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Public Notices

April 18, 2014

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Local Shelters, Ministries Handle More Requests During Cold Snap

Originally published: 2014-01-07 11:05:27
Last modified: 2014-01-07 11:11:25



The bitter cold Greene County is experiencing has been a talking point for some residents and an inconvenience for others.

But for those truly in need -- those who may struggle even on an average winter day -- the below-zero temperatures can be deadly.

That's why a number of local outreach ministries are working hard to meet a surge in local demand for a warm place to stay overnight, or simply a way to warm their homes.

Approximately a dozen individuals took refuge at the Opportunity House on Irish Street on Monday night, which represents a spike in numbers, according to Executive Director Danny Ricker.

"We've not experienced it being this cold in a while," Ricker said in an interview on Monday. "I've had several calls today, and I've had three more to come in and one more is supposed to come in."

He said that the homeless shelter has a 25-person capacity.

Bill Brown, Greene County Emergency Management Director, announced Monday that an emergency shelter would be established late Monday afternoon at Hal Henard Elementary School, because of the extreme cold.

The shelter opened at 5 p.m. Monday. An Emergency Management volunteer at the shelter said at 7 a.m. today that three people stayed there overnight.


The Greene County Firewood Ministry has been working hard to assist those who heat their homes with wood who are elderly, disabled, or otherwise unable to provide a heating source for their family.

"Everybody starts panicking when it calls for cold weather," Firewood Ministry President Tony Williams said Monday. "We delivered 65 loads last week, from Monday to Saturday. Normally, it's about 30."

And despite the freezing conditions, the ministry was out delivering still more loads on Monday.

Williams said the ministry's greatest needs include volunteers to deliver loads and split wood.

To help with the ministry, contact David Andrew at 552-3501, Tony Williams at 823-1932 or Andy Hillyer at 329-2594.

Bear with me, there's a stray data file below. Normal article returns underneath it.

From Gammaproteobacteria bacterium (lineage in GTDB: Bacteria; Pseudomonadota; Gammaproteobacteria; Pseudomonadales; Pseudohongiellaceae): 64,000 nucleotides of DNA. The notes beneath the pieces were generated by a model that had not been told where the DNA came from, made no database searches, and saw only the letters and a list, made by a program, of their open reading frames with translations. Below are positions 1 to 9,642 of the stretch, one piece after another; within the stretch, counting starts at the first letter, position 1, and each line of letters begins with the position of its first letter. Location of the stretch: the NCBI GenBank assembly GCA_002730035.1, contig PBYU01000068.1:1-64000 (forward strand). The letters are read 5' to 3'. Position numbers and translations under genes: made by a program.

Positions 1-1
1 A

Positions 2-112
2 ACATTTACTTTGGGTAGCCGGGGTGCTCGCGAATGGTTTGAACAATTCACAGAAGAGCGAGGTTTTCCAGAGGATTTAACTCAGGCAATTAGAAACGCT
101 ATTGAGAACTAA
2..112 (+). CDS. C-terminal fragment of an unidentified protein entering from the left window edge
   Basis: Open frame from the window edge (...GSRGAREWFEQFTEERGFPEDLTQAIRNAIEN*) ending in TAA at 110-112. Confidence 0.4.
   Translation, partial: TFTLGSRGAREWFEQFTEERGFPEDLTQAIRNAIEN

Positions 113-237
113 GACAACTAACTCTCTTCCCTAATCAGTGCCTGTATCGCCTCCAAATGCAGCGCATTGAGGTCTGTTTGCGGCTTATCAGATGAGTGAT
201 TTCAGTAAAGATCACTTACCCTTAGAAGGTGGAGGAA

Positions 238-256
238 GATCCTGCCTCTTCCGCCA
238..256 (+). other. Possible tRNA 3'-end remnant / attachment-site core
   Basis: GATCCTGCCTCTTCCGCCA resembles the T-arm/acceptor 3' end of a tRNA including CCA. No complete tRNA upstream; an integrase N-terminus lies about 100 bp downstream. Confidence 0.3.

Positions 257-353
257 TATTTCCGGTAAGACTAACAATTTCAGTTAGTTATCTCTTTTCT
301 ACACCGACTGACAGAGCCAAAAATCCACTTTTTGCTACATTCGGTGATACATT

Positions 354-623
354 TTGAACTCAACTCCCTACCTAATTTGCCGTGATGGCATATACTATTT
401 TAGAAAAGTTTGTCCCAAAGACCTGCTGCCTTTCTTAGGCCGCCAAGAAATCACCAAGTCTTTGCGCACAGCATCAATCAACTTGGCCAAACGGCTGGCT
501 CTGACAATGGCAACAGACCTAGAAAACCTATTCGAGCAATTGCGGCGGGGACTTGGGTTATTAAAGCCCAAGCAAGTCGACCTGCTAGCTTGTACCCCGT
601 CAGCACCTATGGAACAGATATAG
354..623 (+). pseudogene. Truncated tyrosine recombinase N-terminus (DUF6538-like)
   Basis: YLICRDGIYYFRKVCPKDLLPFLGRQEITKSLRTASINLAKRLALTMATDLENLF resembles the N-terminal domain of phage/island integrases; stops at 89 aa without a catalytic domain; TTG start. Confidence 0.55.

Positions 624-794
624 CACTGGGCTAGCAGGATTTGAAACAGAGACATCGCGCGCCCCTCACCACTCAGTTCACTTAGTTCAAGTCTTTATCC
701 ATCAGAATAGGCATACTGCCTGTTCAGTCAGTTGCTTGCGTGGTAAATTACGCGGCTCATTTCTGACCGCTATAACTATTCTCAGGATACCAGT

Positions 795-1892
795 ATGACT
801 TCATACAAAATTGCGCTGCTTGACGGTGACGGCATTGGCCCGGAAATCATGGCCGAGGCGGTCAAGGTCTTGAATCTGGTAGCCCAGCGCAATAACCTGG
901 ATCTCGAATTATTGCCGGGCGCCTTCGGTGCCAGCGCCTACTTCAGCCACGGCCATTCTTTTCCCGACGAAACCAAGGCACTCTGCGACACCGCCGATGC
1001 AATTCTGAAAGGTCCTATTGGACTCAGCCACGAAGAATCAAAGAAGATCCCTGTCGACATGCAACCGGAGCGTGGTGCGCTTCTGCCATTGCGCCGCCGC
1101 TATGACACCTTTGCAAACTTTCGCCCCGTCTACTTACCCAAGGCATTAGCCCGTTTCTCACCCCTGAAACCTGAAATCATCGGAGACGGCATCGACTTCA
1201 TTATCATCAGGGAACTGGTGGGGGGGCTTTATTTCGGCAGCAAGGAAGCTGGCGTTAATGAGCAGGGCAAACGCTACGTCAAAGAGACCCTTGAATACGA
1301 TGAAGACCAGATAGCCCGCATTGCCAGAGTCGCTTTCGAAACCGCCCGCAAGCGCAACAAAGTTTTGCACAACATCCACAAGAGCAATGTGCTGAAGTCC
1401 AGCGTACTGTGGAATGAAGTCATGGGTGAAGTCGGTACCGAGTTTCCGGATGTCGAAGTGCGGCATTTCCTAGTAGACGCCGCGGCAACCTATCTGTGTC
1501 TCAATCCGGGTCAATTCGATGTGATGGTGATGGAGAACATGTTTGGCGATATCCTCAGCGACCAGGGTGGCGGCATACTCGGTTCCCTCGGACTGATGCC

The firewood ministry has enough wood for approximately 40 to 50 more loads and keeps a list of those who have wood available for pickup, he said.

Last year, the ministry delivered nearly 1,000 loads during the winter.

"We've already delivered well over 500 loads this [winter], and winter's just got a good start," Williams said.

The firewood ministry works with Greeneville-Greene County Community Ministries to determine eligibility to receive the firewood.

An individual household may receive two initial loads of firewood, with the ministry providing more at their discretion to those in serious need, such as the sick or elderly, according to Williams.


The Greeneville-Greene County Community Ministries Food Bank and Coal Fund outreach was closed on Monday because of the condition of side roads in the county, and is closed again today because of the windchill, according to Executive Director Carmen Ricker.

Ricker said that the GGCCM often closes when the local school systems close, as was the case Monday and today, in order to ensure the safety of volunteer workers and the safety of those who may try to make their way to the ministry to ask for aid.

Although Ricker said she had not noted any recent spike in requests, the GGCCM center on Cutler Street will be available to help those in need with heating and food when the center reopens tomorrow.

She added that it is also available to help in case of an emergency.

Heating and food are the two greatest needs cited by John Waddle, of the Mosheim Outreach.

Although the outreach is not active right now, he said he is aware of people who are receiving help with getting extra clothing as well.

For more information and stories, see The Greeneville Sun.

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